Until recently, we had to separate the paper, plastic, and aluminum for recycling. Now our city picks up recyclables together in one bin. Why do some places require you to sort your recyclables, while others let you mix them together?
-Christine W., Brookhaven, NY
Recycling programs vary widely across the country because they are administered locally, usually at the municipal level. When a municipality or hauler picks up recyclables, they send the materials to a materials recovery facility (MRF) for sorting. Processing begins after materials are sorted, and sometimes additional sorting is still needed even if items are sorted at the curb. As you’ve seen, the sorting process either begins at home or occurs later after curbside pick-up.
Whether a recycling program accepts separated or mixed materials depends on what kind of equipment is available at its MRF. Some MRFs are classified as dual- or multi-stream, meaning they do not accept paper products mixed with other materials. Multi-stream recycling is often seen as more inconvenient and registers lower recycling rates because residents have to separate their recycling. However, the processed material from multi-stream facilities tends to be cleaner (and therefore, more valuable) because there’s less chance for contamination. Contaminated recyclables are, in effect, unrecyclable and must be sent to a landfill.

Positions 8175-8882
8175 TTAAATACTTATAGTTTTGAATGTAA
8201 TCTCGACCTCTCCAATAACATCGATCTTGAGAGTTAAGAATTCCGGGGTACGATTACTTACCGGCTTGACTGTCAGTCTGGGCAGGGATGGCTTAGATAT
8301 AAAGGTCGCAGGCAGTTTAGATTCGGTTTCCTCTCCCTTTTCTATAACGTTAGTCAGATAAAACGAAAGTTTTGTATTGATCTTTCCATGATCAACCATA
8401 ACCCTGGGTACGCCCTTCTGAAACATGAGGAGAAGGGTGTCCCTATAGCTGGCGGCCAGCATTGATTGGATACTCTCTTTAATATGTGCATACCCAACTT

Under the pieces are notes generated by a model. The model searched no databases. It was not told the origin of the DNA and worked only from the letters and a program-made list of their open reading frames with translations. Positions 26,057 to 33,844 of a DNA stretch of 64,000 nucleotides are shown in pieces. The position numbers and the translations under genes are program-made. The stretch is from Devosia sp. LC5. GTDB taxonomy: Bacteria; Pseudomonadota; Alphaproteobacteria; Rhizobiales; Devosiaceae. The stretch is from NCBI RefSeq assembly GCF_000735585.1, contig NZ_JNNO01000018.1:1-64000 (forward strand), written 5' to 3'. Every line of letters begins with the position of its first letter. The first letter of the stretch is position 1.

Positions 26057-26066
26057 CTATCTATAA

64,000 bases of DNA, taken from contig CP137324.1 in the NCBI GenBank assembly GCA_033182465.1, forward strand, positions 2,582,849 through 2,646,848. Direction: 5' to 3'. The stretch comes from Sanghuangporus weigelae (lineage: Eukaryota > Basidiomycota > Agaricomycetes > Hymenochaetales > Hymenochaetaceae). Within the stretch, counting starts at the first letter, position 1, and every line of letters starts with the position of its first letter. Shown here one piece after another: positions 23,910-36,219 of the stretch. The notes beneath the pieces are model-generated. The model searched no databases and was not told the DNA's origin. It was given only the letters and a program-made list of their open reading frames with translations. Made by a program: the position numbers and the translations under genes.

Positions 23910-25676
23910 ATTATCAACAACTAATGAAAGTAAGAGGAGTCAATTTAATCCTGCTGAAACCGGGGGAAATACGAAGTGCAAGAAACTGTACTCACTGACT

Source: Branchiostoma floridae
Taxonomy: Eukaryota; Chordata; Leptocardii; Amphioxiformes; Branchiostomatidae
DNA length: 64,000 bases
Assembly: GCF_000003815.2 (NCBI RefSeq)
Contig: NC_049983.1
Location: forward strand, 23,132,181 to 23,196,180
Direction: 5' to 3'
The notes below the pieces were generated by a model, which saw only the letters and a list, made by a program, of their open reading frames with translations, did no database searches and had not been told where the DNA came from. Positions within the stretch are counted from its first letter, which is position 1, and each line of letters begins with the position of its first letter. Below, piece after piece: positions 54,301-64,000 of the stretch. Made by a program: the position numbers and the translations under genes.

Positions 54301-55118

Single-stream facilities (which are more common than dual- or multi-stream) accept mixed recyclables because they are equipped with technology that can sort the different materials. That technology can use mechanical agitation, vacuums, magnets, gravity, and more to separate a newspaper from a milk carton from a soda can. Tossing all accepted materials into one bin makes recycling much more convenient for residents, so single-stream programs typically see higher recycling rates. Because it’s simpler and more convenient for residents, single-stream recycling has steadily increased in popularity since the 1990s.
Multi-stream facilities can sometimes be retrofitted to process mixed recycling, or some waste management companies find that building a single-stream MRF makes sense financially and administratively. When either of those things happens, check with your local public works department or waste hauler to learn more about what you can recycle and if you need to acquire a new recycling container.